6 trends: The digital transformation of life and health underwriting
Life and health insurance buyers’ experiences in different areas of retail and services have raised the bar for insurers. Digital natives in particular expect slicker interaction, says Gareth Matthews, UK Chief Underwriter at Hannover Re.
The service expectations of people who buy insurance are changing fast. Life and health insurers are well aware that new underwriting technology will be a key growth driver in this dynamic environment. But where will they be concentrating their efforts in the coming years? Here are six big trends to watch.
#1 Greater availability of underwriting information tools
We are going to see a step-change in the availability of biometric underwriting data to life and health insurers over the next few years. Technology is fast becoming available that will help insurers conduct risk evaluation on prospective and existing clients in real time, without the need for nurses and/or fluid samples.
Patented transdermal optical imaging (TOI) technology, for example, uses a conventional video camera to extract blood flow information from the image of the face, facilitating more than 30 medical-grade health and wellness measurements. Such applications will slash the cost of policy underwriting and contribute to fraud reduction when used in conjunction with questionnaires.
#2 Faster advances in automated underwriting
Automated underwriting, where advanced analytical modelling, natural language processing and document imaging tools are used in new and existing business processes, promises big cost savings to carriers. At the same time, automation also enhances customers’ experience of buying and managing their life and health cover.
By lowering the barriers to entry and instantly offering discounts or extras based on answers, for example, carriers will boost conversion rates. Increasingly sophisticated wearable technology, including smartwatches, fitness trackers and garments with integrated sensors that collect data by measuring variables such as step count, heart rate and sleep habits, has growing appeal for risk conscious clients.
#3 Fraud detection will shift up a gear in the face of threats
Life and health insurers will rise to the challenge posed by tech-savvy fraudsters, often operating as part of well-resourced organised crime groups. And the threat of fraud is spiralling, with data breaches becoming increasingly frequent and severe across the wider economy.
At point of sale as well as in claim management, insurers will require new tools to save time and minimise costs resulting from ID theft, manipulated documents or fake employment details. AI-powered automated digital, visual and content analysis tools will increasingly be deployed to examine document metadata indicators. Biometric and predictive behavioural analytics will also have a bigger role to play.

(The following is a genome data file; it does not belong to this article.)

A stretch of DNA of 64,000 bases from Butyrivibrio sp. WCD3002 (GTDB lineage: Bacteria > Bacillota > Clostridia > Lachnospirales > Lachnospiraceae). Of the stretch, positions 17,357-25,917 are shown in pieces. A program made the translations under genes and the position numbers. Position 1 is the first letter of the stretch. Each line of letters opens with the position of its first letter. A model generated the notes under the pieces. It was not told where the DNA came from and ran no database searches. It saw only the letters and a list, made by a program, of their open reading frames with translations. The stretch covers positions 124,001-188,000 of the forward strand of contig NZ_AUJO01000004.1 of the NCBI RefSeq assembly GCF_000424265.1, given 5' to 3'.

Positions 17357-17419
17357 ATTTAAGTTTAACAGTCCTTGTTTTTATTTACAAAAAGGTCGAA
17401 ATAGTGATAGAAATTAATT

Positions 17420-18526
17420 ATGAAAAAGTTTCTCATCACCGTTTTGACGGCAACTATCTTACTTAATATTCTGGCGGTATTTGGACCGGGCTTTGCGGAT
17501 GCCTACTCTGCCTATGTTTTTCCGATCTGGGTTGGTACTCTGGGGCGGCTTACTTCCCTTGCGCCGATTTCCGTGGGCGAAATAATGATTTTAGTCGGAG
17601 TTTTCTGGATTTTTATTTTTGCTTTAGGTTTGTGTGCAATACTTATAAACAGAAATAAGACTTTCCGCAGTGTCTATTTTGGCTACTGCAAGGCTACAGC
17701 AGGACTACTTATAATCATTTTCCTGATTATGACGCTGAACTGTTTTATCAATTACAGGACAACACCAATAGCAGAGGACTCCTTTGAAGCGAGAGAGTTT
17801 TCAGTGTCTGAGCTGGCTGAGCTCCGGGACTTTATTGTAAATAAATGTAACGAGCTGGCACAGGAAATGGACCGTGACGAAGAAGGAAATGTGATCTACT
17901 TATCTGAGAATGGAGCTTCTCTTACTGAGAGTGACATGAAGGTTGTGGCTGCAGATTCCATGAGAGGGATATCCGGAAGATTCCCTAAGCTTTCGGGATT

#4 Behavioural science applications will be introduced along the value chain
Life and health insurers are currently scratching the surface of what behavioural science could bring to issues such as underinsurance, inaccurate disclosures and unhealthy lifestyles. Behavioural science explores the insights into the subconscious biases that influence a person’s decision-making.
For insurers, those decision are to do with marketing, onboarding and claim management, for example. Using real-time machine learning to analyse how a policyholder or applicant behaves while interacting digitally enables an insurer to understand and predict their intent.
#5 Some markets will adopt (and adapt to) digitalisation faster than others
One potential barrier to widespread use of new techniques such as behavioural economics and AI is that the various country regulators each have their own approach to emerging technology.
Life and health insurers will need to be aware of how individual markets regulate aspects of AI, big data, privacy and cyber risk in relation to their exploitation of digital technology across the value chain. EIOPA (the European Insurance & Occupational Authority), for example, believes that the digitalisation of insurance will increase the need for a stronger supervisory focus on both prudential and conduct, product oversight and governance, and value for money issues.
#6 The insurance industry’s response to a talent shortage in the digital arena
A big problem for life and health insurance companies is that their customers are more highly evolved digitally than their own businesses. In fact, the industry is facing a talent shortage. Specifically, while successful insurers understand the business and operational benefits that will accrue from digitalisation, their organisations lack the necessary skillsets.
Insurtechs are bringing innovative ideas and people into insurance but incumbent insurers have struggled to attract talent equipped with the appropriate transformational abilities and tech knowhow.
To compete for talent, not least with other parts of the financial services sector, life and health insurers now recognise the need to re-imagine their ‘recruit and retain’ initiatives.